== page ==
Case #1: A payer approaches you and several of your colleagues, who are competitors. The payer gives you a contract and fee schedule, which you review with your colleagues. Though the payer recognizes that you are not a physician group practice, it would like to deal with just one of you for contracting purposes. You choose one of you to Arepresent@ the group of you, and seek changes in the contract, including the fee schedule.
Impression: The Sherman Act has been violated. Since you and your colleagues are competitors and are not members of a single professional corporation through which you conduct all or substantially all of your professional practices, you may not discuss fees among yourselves, and you may not appoint someone to act as the voice of the Agroup.@ In addition to the price fixing described above, if you decided together not to contract with the payer, you would have engaged in a group boycott.
The violations can be avoided by properly structuring a formal group and adhering to certain rules in negotiating with payers. In scrutinizing activities of a physician organization, one of the key things antitrust enforcement authorities will examine is the degree of the organization=s Aeconomic integration,@ the degree to which economic risk is shared among the shareholders. The level of integration is key in determining whether the organization is a single economic unit or whether it is comprised of two or more economic units.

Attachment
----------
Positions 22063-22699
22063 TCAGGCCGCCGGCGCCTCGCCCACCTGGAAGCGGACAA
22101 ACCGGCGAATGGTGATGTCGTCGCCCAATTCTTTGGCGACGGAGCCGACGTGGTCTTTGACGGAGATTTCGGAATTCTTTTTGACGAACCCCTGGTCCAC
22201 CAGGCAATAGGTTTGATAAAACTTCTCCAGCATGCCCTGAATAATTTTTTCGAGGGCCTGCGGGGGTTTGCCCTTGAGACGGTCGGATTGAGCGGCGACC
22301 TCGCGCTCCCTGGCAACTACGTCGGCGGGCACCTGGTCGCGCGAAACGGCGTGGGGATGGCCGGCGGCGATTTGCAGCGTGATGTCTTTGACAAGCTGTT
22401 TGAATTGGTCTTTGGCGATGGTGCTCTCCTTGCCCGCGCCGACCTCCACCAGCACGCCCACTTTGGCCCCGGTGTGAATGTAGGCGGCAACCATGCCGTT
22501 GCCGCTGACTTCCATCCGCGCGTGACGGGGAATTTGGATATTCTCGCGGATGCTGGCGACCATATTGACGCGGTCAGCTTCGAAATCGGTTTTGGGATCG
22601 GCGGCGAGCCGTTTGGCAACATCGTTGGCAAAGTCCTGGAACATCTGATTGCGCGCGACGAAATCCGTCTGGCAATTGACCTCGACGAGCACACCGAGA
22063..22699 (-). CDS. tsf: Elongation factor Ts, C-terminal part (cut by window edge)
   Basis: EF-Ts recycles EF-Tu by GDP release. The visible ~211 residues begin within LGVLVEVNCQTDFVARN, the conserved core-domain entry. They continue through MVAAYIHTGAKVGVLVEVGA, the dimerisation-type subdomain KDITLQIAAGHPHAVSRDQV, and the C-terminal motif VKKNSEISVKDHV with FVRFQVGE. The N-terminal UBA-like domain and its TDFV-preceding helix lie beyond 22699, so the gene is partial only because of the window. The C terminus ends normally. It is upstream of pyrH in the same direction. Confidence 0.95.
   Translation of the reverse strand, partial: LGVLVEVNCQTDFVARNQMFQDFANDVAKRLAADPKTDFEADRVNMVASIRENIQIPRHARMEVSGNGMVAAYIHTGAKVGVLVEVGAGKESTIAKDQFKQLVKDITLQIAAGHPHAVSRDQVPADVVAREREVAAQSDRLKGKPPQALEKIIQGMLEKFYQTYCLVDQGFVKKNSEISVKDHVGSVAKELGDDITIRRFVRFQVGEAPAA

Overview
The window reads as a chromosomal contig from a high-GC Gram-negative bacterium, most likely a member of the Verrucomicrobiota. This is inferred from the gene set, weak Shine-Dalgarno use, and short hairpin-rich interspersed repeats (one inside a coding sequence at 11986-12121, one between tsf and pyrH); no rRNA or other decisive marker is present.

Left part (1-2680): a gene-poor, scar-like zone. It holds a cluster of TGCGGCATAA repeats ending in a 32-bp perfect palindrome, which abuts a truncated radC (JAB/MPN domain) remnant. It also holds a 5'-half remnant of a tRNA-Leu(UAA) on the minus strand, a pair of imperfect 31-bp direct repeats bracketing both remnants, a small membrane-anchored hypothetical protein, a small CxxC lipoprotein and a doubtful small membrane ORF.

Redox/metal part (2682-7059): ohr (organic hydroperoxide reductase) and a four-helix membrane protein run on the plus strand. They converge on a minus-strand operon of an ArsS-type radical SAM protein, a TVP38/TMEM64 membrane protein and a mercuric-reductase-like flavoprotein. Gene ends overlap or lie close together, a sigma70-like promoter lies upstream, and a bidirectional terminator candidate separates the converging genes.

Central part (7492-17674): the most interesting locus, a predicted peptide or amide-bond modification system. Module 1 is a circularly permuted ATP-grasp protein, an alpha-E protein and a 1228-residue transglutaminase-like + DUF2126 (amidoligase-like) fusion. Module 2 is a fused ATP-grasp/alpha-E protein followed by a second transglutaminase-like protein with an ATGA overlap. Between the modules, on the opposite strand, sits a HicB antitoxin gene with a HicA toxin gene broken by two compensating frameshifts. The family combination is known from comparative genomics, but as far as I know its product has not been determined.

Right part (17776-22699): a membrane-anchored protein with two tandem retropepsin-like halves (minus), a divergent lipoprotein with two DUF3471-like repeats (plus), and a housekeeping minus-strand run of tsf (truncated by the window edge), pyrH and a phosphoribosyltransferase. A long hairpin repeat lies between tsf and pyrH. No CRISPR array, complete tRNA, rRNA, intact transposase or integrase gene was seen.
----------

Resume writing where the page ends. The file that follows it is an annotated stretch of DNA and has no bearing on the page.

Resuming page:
Determining whether a physician organization is sufficiently integrated is often, however, an extremely difficult task. The law changes and is very fact-specific. The FTC looks to such things as: 1) whether the organization is capitated; 2) the extent services are centralized in the organization; and 3) accountability of the shareholders to the organization through such things as utilization management, quality assurance and peer review.